Cloud computing services for resource accounting establish, host, and manage services that are rented out to a remote consumer (individual or business). The scope of services ranges from offering basic computational assets like bandwidth, storage, and computational power to sophisticated enterprise applications such as SaaS.
The commonly used business model to charge for these services is pay-per-use base, where the consumers use resources according to their needs and are then billed for the used resources at the end of a defined period. Idyllically, the consumers should be offered an explicit resource accounting model which is able to clearly identify all of the factors taken into consideration for calculating the consumption charges.
Giving the consumer an access to their resource usage data can help them in IT budget planning, making aware billing applications and automate the assortment of services according to their specific needs. Also, it is to the benefit of the cloud service provider to make this data available for consumers as it would help them to come up with specifically designed user-centric services. Most of the providers already offer their clients their usage data, however, there are concerns regarding accountability.
An issue that concerns the resource accounting model for such services is the accountability of the resource usage data. Whether it is the provider who does the measurements of this data, the consumer, or some other trusted third party. A combination of these players to measure the accountability is also an option, however, just like other traditional utility services such as gas and electricity, provider-side accountability is the norm in the cloud services industry as well. But unlike the consumer-trusted metering for traditional utilities, there is no such metric for consumers to measure data usage. Therefore, they have no choice than to accept what the provider offers them.
Consumer side proposition
Continuing the above discussion, we propose for a customer-centric resource accounting model to resolve the concerns of all parties. A customer-centric accounting model will allow the customer to query for calculating billing charges from the service provider programmatically. They will be obliged to respond to the request. Subsequently, a strong customer-centric accounting model will allow for measuring the cloud services billing charges independently by the customer or a trusted third party. This will allow consumers to measure their own billing charges, which is only fair. It is proposed that the providers should at least adopt the customer-centric models so that they could perform regular checks and raise alarms when there are apparent incongruities in the consumption data.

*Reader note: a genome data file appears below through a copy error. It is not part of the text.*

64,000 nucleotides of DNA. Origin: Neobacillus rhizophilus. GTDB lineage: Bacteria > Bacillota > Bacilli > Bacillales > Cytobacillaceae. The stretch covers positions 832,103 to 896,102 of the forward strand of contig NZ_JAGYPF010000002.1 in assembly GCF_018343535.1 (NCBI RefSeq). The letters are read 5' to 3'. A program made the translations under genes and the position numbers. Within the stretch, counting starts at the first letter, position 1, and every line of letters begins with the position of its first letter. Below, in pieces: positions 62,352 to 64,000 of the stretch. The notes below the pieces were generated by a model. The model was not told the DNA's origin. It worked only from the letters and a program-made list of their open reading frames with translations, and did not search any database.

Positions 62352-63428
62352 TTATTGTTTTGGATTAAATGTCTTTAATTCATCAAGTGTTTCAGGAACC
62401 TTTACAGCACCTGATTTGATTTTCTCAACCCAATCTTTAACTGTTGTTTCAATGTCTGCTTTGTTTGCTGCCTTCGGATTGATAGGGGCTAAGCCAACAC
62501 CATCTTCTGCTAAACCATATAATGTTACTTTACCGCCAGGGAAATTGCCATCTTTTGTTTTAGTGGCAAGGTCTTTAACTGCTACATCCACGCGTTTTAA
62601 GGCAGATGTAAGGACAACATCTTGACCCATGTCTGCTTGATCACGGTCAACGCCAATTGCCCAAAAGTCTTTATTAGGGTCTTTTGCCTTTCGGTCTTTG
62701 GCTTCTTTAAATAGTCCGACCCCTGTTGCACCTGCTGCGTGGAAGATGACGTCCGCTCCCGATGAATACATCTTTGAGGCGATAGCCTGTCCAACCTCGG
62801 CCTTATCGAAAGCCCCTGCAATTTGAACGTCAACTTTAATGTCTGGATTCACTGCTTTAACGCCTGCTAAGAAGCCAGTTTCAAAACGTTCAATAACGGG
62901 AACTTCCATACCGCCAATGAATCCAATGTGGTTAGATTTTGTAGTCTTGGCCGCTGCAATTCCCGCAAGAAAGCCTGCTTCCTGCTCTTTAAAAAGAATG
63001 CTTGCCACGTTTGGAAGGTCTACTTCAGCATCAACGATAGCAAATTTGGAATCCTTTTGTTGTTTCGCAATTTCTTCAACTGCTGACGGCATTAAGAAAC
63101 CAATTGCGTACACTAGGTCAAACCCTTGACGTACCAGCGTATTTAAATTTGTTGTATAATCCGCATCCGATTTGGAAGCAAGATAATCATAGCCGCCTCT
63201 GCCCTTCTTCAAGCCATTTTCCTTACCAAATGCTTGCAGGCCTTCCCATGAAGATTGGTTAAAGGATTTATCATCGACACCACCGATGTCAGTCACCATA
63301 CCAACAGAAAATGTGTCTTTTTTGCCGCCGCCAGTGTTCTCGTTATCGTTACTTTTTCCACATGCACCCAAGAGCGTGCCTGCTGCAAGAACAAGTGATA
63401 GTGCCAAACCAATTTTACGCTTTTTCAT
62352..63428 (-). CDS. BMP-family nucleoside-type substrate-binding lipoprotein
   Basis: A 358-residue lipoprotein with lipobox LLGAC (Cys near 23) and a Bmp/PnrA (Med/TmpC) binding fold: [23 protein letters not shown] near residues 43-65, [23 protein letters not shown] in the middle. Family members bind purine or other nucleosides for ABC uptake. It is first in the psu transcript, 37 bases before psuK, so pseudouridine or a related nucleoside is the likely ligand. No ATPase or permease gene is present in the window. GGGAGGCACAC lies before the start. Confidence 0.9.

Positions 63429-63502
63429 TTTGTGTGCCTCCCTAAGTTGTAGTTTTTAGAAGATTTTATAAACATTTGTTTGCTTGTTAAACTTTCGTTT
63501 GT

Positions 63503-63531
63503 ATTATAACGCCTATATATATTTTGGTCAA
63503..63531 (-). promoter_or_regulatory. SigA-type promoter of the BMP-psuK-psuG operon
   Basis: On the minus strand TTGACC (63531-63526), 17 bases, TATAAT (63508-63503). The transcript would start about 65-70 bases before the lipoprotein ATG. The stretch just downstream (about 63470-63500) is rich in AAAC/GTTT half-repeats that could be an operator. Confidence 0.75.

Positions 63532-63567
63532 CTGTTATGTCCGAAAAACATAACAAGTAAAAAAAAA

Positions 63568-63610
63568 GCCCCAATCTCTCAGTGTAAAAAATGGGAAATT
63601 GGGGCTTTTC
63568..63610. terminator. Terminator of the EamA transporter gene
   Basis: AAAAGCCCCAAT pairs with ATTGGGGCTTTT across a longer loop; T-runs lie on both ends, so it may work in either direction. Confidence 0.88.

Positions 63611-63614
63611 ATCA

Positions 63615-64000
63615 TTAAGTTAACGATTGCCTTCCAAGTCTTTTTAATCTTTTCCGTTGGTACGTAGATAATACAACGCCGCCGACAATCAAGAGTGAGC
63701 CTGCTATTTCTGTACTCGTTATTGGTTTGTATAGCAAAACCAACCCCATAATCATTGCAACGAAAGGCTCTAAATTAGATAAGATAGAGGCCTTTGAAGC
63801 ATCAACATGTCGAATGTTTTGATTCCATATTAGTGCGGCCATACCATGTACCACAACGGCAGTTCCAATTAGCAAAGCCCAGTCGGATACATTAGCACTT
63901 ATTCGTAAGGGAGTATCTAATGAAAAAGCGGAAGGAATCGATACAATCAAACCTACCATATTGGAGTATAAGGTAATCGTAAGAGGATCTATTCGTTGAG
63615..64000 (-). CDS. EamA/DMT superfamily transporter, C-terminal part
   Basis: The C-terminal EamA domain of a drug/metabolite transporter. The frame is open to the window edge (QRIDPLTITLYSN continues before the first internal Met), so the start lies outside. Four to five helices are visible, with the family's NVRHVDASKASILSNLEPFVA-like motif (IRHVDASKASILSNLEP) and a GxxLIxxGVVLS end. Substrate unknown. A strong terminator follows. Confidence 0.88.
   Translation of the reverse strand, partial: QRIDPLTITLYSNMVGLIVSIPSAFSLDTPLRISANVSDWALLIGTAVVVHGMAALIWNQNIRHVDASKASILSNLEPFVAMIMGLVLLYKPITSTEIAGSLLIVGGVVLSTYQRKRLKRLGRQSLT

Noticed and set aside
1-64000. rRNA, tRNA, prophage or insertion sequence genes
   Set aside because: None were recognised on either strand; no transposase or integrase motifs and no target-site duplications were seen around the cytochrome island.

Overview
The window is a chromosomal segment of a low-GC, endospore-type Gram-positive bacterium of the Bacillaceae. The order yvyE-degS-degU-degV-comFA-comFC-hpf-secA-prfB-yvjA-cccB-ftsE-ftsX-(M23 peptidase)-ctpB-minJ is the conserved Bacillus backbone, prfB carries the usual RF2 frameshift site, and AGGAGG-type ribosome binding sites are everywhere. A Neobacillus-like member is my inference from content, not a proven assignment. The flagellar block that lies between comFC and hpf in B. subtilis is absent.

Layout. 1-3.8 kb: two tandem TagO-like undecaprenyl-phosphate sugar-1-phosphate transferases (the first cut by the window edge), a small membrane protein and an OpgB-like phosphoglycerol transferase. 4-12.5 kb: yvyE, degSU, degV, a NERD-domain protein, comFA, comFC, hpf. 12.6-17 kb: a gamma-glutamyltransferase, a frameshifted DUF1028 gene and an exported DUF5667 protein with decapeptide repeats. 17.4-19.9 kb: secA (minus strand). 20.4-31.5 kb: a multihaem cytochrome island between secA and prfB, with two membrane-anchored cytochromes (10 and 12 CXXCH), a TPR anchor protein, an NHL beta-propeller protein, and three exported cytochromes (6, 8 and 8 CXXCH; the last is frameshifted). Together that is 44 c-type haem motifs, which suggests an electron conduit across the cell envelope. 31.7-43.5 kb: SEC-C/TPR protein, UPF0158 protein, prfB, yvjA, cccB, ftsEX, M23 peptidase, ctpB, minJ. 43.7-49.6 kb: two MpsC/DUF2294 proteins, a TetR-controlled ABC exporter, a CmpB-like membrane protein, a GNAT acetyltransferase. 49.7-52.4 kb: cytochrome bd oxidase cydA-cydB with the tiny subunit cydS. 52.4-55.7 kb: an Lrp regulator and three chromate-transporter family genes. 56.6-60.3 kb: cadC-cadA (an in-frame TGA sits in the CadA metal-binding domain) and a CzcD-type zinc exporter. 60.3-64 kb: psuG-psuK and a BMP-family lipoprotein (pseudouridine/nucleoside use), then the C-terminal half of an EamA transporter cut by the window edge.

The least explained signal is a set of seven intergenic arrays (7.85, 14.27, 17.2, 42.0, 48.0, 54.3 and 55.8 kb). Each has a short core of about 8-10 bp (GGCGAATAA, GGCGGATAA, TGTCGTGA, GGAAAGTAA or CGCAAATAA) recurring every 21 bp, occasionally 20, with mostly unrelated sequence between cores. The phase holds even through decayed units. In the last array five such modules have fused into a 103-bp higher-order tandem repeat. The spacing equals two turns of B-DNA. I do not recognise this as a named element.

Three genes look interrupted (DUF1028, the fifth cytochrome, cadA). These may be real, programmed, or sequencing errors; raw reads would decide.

Inspecting consumer centricity of resource accounting model
Many services providers provide or publish details of their billing information, however, it must be examined if the detailed information is in accordance with the customer-centric notion. We will start with a very basic example and see if there is any room for any improvement.
To investigate the notion, we take a simple S3 cloud storage service from Amazon. It is a very basic pay per use base service. It is marketed as a fast, reliable and low-cost service yet, upon examination, researchers found that there are few ambiguities in the model which also cannot be programmatically queried from Amazon. This suggests that even the simplest of resource accounting models cannot match the standards of a strong consumer-centric model, rather is loosely coherent with the weak model. However, specifically for S3, the uncertainties can be fixed with ease internally by paying little attention. Though, it is recommended that a cloud service provider should opt for assembling the third party as a measurement service so that customers can easily access and measure their data usage.
One of the ambiguities was no reference to the time zone upon listing the price concerning geographical location. The start and end day of the billing cycle cannot be determined for sure. However, it can be inferred from the provided Amazon developers guide that S3 servers are synchronized to GMT.
Data and Metadata
Another concern of S3 is regarding the measurement of user data. In addition to its own data, the S3 resource accounting model has system metadata and user metadata. System metadata is only used by S3, while user metadata is only used by the consumer and has a maximum size of 2KB. However, Amazon fails to clarify the actual storage space acquired by data and metadata.
Amazon states that they check the storage space consumed by the user at least twice every day. Though, they fail to mention the exact time these checkpoints take place. Upon further investigation, it has been observed that they actually do not check the cloud storage usage twice every day and the event randomly takes place anytime in a Zulu time zone.
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